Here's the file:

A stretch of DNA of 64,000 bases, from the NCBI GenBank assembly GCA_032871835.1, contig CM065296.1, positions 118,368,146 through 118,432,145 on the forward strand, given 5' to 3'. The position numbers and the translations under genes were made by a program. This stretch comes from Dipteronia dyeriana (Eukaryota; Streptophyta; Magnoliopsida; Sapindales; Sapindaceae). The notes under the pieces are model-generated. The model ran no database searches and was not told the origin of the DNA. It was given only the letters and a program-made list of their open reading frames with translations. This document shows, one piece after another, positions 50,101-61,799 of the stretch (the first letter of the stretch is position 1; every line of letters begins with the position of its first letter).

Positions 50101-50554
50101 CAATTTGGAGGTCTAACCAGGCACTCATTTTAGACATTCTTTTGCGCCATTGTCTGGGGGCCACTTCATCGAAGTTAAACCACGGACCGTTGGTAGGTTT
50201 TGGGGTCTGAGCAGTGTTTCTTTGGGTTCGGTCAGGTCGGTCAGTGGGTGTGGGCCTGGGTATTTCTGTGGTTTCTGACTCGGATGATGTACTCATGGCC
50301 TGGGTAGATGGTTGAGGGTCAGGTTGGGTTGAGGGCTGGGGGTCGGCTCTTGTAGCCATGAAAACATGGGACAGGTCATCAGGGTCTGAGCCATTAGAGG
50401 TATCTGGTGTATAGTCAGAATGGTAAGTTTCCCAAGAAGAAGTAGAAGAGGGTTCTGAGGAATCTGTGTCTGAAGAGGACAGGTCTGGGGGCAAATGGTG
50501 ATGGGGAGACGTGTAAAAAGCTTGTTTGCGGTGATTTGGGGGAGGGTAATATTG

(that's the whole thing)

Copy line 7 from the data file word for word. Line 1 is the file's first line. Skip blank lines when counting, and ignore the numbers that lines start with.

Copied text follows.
50501 ATGGGGAGACGTGTAAAAAGCTTGTTTGCGGTGATTTGGGGGAGGGTAATATTG